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Overview of attention for article published in Harm Reduction Journal, January 2005
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1 tweeter

Citations

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36 Dimensions

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2 Mendeley
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Title
Published in
Harm Reduction Journal, January 2005
DOI 10.1186/1477-7517-2-2
Pubmed ID
Authors

Carolyn A Day, Joanne Ross, Paul Dietze, Kate Dolan

Abstract

BACKGROUND: Heroin injection is associated with health and social problems including hepatitis C virus (HCV) transmission. Few studies have examined the circumstances surrounding initiation to heroin injecting, especially current users initiating others. The current study aimed to examine the age of first heroin use and injection; administration route of first heroin use; relationship to initiator; the initiation of others among a group of heroin users; and to examine these factors in relation to HCV status and risk. METHOD: Heroin users in Sydney were recruited through needle and syringe programs, a methadone clinic and snowballing. Participants were interviewed about their own initiation to heroin use, blood-borne virus risk and knowledge, and whether they had initiated others to heroin injecting. Information on HCV status was collected via self-report. Data was analysed using univariate and multivariate statistical techniques for Normally distributed continuous and categorical data. RESULTS: The study recruited 399 heroin users, with a mean age of 31 years, 63% were male, 77% reported heroin as their primary drug and 59% were HCV positive (self-report). Mean age at first heroin use and injection was 19 and 21 years, respectively. The majority of heroin users commenced heroin use via injecting (65%), younger users (<25 years, 25-30 years) were less likely than older users (>30 years) to commence heroin use parenterally. Participants were initiated to injection mainly by friends (63%). Thirty-seven percent reported initiating others to heroin injection, but few factors were related to this behaviour. Those with longer heroin using careers were more likely to report initiating others to heroin injection, but were no more likely to have done so in the preceding 12 months. Participants who had initiated others were more likely to have shared injecting equipment (12 vs 23%), but were no more likely to be HCV positive (self-report) than those who did not. CONCLUSION: Interventions to prevent heroin users initiating others to injecting are necessary. Peer groups may be well positioned to implement such interventions.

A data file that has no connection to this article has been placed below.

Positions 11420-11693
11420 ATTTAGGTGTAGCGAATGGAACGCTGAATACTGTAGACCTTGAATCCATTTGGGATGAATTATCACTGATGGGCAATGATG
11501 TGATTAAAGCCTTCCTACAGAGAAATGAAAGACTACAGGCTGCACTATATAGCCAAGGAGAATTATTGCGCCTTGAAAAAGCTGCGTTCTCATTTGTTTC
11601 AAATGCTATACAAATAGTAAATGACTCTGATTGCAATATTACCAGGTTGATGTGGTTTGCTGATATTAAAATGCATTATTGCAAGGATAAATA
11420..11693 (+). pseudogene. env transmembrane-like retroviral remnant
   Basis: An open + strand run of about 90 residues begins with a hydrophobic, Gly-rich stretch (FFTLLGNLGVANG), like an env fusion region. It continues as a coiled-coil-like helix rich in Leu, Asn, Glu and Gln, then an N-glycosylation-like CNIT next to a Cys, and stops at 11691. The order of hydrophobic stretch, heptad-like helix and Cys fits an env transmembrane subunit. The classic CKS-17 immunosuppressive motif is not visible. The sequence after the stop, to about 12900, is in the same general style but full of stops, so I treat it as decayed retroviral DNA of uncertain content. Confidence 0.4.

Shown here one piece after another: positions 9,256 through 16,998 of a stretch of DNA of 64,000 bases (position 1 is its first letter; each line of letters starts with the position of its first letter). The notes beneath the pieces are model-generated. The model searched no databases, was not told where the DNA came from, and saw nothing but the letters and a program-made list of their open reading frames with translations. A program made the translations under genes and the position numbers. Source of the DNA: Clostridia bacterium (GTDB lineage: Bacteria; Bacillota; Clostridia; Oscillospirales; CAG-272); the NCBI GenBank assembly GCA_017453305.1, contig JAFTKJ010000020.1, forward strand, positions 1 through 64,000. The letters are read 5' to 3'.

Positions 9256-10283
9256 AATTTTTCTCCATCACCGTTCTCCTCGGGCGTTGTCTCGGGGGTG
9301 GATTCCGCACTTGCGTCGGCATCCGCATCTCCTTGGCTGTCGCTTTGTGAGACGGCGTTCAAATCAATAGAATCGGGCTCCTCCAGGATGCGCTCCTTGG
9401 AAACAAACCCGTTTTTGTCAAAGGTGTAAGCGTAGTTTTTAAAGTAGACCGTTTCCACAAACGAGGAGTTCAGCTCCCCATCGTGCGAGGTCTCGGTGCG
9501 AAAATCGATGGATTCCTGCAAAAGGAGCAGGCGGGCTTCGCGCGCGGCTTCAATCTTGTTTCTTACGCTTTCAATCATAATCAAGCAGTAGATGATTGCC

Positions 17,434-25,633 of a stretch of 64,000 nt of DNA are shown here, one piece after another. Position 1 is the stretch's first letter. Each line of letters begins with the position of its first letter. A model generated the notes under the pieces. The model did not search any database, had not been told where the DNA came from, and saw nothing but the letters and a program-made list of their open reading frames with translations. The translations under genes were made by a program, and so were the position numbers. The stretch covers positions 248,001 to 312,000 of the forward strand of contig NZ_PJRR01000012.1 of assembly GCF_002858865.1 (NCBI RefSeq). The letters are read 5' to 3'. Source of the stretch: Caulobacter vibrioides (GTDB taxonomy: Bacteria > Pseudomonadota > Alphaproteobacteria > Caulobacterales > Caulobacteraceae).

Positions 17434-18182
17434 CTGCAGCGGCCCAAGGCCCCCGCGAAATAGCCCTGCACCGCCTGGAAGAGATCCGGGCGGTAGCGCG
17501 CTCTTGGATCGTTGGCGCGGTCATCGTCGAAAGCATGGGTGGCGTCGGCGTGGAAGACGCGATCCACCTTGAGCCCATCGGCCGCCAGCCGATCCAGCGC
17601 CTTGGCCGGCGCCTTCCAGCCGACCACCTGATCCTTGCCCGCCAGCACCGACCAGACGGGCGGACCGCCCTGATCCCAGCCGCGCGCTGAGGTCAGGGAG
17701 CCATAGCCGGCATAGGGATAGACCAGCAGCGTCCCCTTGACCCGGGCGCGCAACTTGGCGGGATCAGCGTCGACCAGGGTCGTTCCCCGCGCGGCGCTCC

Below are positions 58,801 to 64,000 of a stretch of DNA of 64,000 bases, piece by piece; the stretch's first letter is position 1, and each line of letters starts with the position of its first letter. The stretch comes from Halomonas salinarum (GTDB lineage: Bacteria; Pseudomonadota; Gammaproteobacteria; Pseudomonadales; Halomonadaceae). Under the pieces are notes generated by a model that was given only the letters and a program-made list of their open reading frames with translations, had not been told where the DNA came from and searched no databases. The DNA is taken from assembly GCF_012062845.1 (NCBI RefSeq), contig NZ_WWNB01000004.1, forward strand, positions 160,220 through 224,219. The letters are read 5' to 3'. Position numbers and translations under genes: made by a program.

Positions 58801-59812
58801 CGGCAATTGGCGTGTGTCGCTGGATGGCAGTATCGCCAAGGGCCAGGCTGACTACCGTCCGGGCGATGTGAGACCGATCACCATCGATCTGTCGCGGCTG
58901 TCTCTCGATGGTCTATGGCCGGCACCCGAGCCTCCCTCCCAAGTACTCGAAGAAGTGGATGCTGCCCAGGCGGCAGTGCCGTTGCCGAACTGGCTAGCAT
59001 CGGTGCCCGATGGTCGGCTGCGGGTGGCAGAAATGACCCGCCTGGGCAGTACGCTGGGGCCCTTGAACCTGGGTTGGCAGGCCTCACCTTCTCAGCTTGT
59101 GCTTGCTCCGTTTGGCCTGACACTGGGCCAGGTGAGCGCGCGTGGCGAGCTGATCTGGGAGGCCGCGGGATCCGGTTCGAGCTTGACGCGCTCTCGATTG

Twitter Demographics

The data shown below were collected from the profile of 1 tweeter who shared this research output. Click here to find out more about how the information was compiled.

Mendeley readers

The data shown below were compiled from readership statistics for 2 Mendeley readers of this research output. Click here to see the associated Mendeley record.

Geographical breakdown

Country Count As %
Unknown 2 100%

Demographic breakdown

Readers by professional status Count As %
Student > Postgraduate 1 50%
Lecturer 1 50%
Readers by discipline Count As %
Social Sciences 1 50%
Medicine and Dentistry 1 50%

Attention Score in Context

This research output has an Altmetric Attention Score of 1. This is our high-level measure of the quality and quantity of online attention that it has received. This Attention Score, as well as the ranking and number of research outputs shown below, was calculated when the research output was last mentioned on 03 February 2014.
All research outputs
#7,812,521
of 12,450,491 outputs
Outputs from Harm Reduction Journal
#426
of 469 outputs
Outputs of similar age
#99,257
of 192,479 outputs
Outputs of similar age from Harm Reduction Journal
#2
of 2 outputs
Altmetric has tracked 12,450,491 research outputs across all sources so far. This one is in the 23rd percentile – i.e., 23% of other outputs scored the same or lower than it.
So far Altmetric has tracked 469 research outputs from this source. They typically receive a lot more attention than average, with a mean Attention Score of 19.5. This one is in the 2nd percentile – i.e., 2% of its peers scored the same or lower than it.
Older research outputs will score higher simply because they've had more time to accumulate mentions. To account for age we can compare this Altmetric Attention Score to the 192,479 tracked outputs that were published within six weeks on either side of this one in any source. This one is in the 37th percentile – i.e., 37% of its contemporaries scored the same or lower than it.
We're also able to compare this research output to 2 others from the same source and published within six weeks on either side of this one.